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The PICU rotation will teach students to care for children with serious medical and surgical problems and to learn the principles to identify and manage children with a critical illness. Students will acquire an understanding of the pathophysiologic basis of common disease processes in the PICU, participate in the resuscitation and care for critically ill children, and understand end of life care for children and their families.


This rotation should allow the student to accomplish most of the following objectives:

Core Competency codes:
PC = Patient Care; MK = Medical Knowledge; PBL = Practice-Based Learning; SBP = System-Based Practice; P = Professionalism; I&CS = Interpersonal and Communication Skills

  1. Recognize and appropriately respond to acute life threatening events. The student should observe and be able to describe the necessary skills to resuscitate and describe the initial stabilization of the critically ill child. (PC)
  2. Demonstrate competence in basic airway skills (appropriate implementation of oxygen delivery devices and demonstration of bag-mask ventilation) and placement of peripheral intraosseous and intravenous catheters. Advanced airway skills (intubation) and advanced intravenous access skills (central venous catheter placement and arterial line placement) may be performed if mastery of basic skills achieved. (PC)
  3. Understand the pathophysiology and treatment of common medical disorders in the PICU: respiratory failure (apnea, bronchiolitis, asthma, ARDS), shock (septic, cardiogenic, hypovolemic), neurologic critical care (status epilepticus, altered mental status, traumatic brain injury, brain death), renal failure, and liver failure (PC, MK)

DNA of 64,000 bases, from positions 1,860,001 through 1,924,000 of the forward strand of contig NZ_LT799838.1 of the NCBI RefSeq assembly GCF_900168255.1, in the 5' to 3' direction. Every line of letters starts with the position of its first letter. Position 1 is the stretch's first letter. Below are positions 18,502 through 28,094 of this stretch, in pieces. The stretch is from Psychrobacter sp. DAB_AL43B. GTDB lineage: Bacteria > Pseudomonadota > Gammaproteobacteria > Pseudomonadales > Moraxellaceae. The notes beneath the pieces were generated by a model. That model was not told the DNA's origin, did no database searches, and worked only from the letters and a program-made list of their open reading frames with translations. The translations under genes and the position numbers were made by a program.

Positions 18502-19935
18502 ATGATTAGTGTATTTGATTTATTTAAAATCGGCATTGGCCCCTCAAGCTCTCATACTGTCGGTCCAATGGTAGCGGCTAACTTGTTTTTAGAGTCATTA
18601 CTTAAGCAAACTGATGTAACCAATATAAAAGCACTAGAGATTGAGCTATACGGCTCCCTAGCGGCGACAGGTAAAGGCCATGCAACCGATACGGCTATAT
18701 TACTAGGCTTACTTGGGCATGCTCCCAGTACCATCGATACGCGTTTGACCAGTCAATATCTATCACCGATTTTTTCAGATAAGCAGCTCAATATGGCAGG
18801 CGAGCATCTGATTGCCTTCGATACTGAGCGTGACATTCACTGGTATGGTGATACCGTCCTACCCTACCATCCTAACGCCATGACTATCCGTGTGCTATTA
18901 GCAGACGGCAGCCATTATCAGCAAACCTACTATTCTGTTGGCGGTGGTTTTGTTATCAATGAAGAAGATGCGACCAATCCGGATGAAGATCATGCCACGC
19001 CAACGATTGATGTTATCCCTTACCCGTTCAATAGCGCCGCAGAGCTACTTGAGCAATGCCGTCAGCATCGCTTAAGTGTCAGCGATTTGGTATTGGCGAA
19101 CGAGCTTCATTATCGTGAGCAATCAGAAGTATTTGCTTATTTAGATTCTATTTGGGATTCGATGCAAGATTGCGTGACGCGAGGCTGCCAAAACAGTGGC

4. Understand the indications, perioperative management and complications of common surgical admissions to the PICU: congenital heart disease, trauma, ENT, orthopedic, neurosurgical and solid organ transplant. (PC, PBL)
  5. Understand the different monitoring techniques in pediatric critical care: vascular hemodynamics, intracranial devices, blood pressure, arterial saturations, end-tidal CO2, and a variety of common laboratory tests. (PC, PBL)
  6. Understand pediatric critical care pharmacology: inotropes and vasoactive agents, basic antibiotic therapy, common sedatives and analgesics, drug pharmacokinetics and monitoring of side effects. (MK, PBL)
  7. Understand techniques for enteral and parenteral nutritional supplementation in the PICU patient. (MK)
  8. Understand the ethical and legal issues which emerge during the care of critically ill and/or dying children (do not resuscitate orders, withholding and withdrawing life support, right of patients). (MK, SBP)
  9. Understand the importance of psychosocial issues related to the care of critically ill or dying children. Learn to provide support and deliver difficult information to the family of a critically ill child. (MK, PBL)
  10. Succinctly present an ICU patient on rounds, formulate a coherent assessment of a patient’s problems and present an appropriate therapeutic/diagnostic plan. Further, effectively communicate this plan to nurses, respiratory therapists, and sub-specialists/ consultants. (PC)


Student performance is observed daily in the PICU and is assessed by the PICU attendings on service. A final online evaluation of the student is based on the goals and objectives outlined above. A mid-rotational verbal assessment should be given to each student by an attending of the division.


Daily work rounds with attendings on service and the PICU team composed of fellows from the divisions of pediatric critical care and pediatric anesthesiology; residents from pediatrics, anesthesiology, and emergency medicine; nurses; respiratory therapists; pharmacists; and social workers.

Weekly lectures given by the attendings and fellows of the division covering essential learning objectives for the rotation. Active participation in conferences pertaining to the patients; parent and family, sub-specialists, social worker, etc.